In the 11 years that my husband and I have been homeowners, we’ve had:
- Our neighbor’s tree fall on our house
- Another neighbor’s tree fall on our garage
- A sewer line back up
- three gas leaks
- A power surge fry our downstairs HVAC unit
So, it’s fair to say we have a bit of experience with the “what could go wrong?” side of homeownership, and because of that, we’ve taken a few extra precautionary measures to ensure that these problems (and others like it) don’t come up again. These are inexpensive fail-safes that I think everyone should implement, but unfortunately most people don’t even know they exist. So, let’s change that.
I’m going to tell you what we’ve done to protect our home, in the hopes that you’ll implement these measures in your home, and then tell your friends about them so they can do the same. Because spending a few bucks on preventatives is so much better than spending thousands on repairs.
And now, here’s what we did to diaster-proof our home.
We installed a whole house surge protector. It’s a small device that plugs into your breaker box, and protects your home’s systems and electronic devices in the event of a power surge. Plugging your computer into a surge protector strip is good, but this is a lot better. We spent about $50 for the device, and compared to the $6,000 that we spent on a new HVAC system after the electric company fried ours, I’d say that’s a really cheap insurance policy. I honestly don’t understand why these aren’t standard equipment. My parents had their alarm system modem and computer destroyed in a surge, so it happens a lot more than you might think.
When our neighbor’s tree fell on our house, we were forced to do a complete gut redo of our home. Since we already had all the walls opened up, we decided to do some upgrades to our alarm system, including adding water sensors in each bathroom. Now, if we ever have a plumbing failure, it’ll be caught and reported right away (whether we’re home or not).
Water isn’t something we’ve ever had a problem with, but my parents have. Several years back, they had a toilet fail while they were out at dinner, and came home to a flooded house – all three levels. It was scary to see how much damage occurred in just a couple hours. Since then, my husband and I always cut the water off before going out of town. I don’t ever want to see what a week’s worth of water damage looks like, especially when it’s so easy to avoid.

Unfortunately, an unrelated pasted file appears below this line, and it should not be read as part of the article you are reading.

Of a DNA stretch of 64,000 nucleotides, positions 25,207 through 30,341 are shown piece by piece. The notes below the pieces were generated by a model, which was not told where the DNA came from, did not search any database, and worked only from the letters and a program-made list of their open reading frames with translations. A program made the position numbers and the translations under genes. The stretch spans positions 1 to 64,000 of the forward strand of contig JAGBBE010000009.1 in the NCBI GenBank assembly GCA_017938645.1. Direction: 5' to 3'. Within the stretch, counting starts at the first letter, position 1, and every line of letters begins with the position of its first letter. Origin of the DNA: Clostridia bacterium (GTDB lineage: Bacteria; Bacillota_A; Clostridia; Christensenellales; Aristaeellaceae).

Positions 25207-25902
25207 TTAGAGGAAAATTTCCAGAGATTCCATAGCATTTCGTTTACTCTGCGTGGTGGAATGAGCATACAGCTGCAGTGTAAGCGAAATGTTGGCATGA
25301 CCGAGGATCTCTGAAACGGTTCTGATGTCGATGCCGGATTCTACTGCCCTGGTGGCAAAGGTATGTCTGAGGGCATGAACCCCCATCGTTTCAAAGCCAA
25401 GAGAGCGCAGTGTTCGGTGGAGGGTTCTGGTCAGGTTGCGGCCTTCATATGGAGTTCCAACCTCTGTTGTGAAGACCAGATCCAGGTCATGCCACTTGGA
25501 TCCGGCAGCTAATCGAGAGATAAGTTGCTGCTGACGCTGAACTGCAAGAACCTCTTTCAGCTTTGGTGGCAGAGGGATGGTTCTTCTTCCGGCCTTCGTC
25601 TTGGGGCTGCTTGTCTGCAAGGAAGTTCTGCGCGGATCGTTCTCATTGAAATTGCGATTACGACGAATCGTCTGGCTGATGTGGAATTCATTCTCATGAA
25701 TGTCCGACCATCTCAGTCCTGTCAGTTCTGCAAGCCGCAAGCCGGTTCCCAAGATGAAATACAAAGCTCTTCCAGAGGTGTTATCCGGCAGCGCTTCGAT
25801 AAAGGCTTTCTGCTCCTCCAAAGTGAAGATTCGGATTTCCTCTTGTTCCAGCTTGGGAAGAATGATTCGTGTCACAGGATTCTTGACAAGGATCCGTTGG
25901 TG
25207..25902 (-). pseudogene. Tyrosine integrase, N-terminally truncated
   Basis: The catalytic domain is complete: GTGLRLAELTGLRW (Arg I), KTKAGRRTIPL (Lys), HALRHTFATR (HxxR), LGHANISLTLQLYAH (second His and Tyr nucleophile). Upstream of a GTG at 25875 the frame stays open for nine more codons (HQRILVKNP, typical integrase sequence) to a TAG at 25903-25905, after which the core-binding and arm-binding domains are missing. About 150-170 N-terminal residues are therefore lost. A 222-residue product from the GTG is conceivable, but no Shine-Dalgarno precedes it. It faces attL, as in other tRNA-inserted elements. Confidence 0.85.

And if you’re hesitant about spending the money, consider this: having an alarm system saves us 20% on our homeowner’s insurance. Adding the water sensors earned us another 20% discount. That more than makes up for the monthly monitoring fees, and it’s great peace of mind.
To further cut our chances of suffering a major plumbing fail, we also pay close attention to the condition of our washing machine hoses. They wear out over time, and should be replaced every five years or at the first sign that they’re breaking down. It takes $20 bucks and less than 10 minutes to swap out your hoses, so there’s no reason not to do it. I even have a tutorial to walk you through the process.
You can now buy water shutoff valves for your washing machine, and I plan to invest in a kit soon. There’s a little water sensor that sits on the floor behind your washing machine, and if it detects any moisture, it cuts the water supply, so your house doesn’t get flooded. Pretty dang smart. I went to the store last night to price them, and ran into a friend who was buying new washer hoses because hers had just flooded her laundry room. No joke. Washer hoses fail ALL. THE. TIME. And while this device is expensive (it was $165.00 when I checked on Amazon), I’d rather pay that now than the $1,000 deductible I’d have to pay, if our washing machine were to flood our home.
We use natural gas to heat our home and our water, and if you’re going to do that, you really need to have a carbon monoxide detector on each level of your home. But after three leaks (at our water heater, at the gas log and in a line), we stepped it up a notch, and bought detectors that monitor for both carbon monoxide and natural gas.
After the whole tree-on-house debacle, we got serious about doing a home inventory. We’d done one years ago, but it had never been as thorough as it needed to be. Putting a new one together was pure torture, but we now have a detailed catalog of our belongings complete with serial numbers and photos to back it up.
I couldn’t find a home inventory worksheet that gave you enough space to list everything you need to, so I created my own. You can get it here.
Please, please put this on your to-do list. Your homeowner’s insurance policy will only bail you out of a disaster, if you’re able to prove what you lost. So do a detailed home inventory, and then make several copies of it. I have a copy in our fire safe, one on my computer, one on the cloud and I even sent a copy to my sister. That may sound like overkill, but I like knowing we’re covered.
So that’s what I’ve done to disaster-proof my home. Have you done any of these things? Are there additional measures that you’ve put in place? If so, I’d love to hear about them.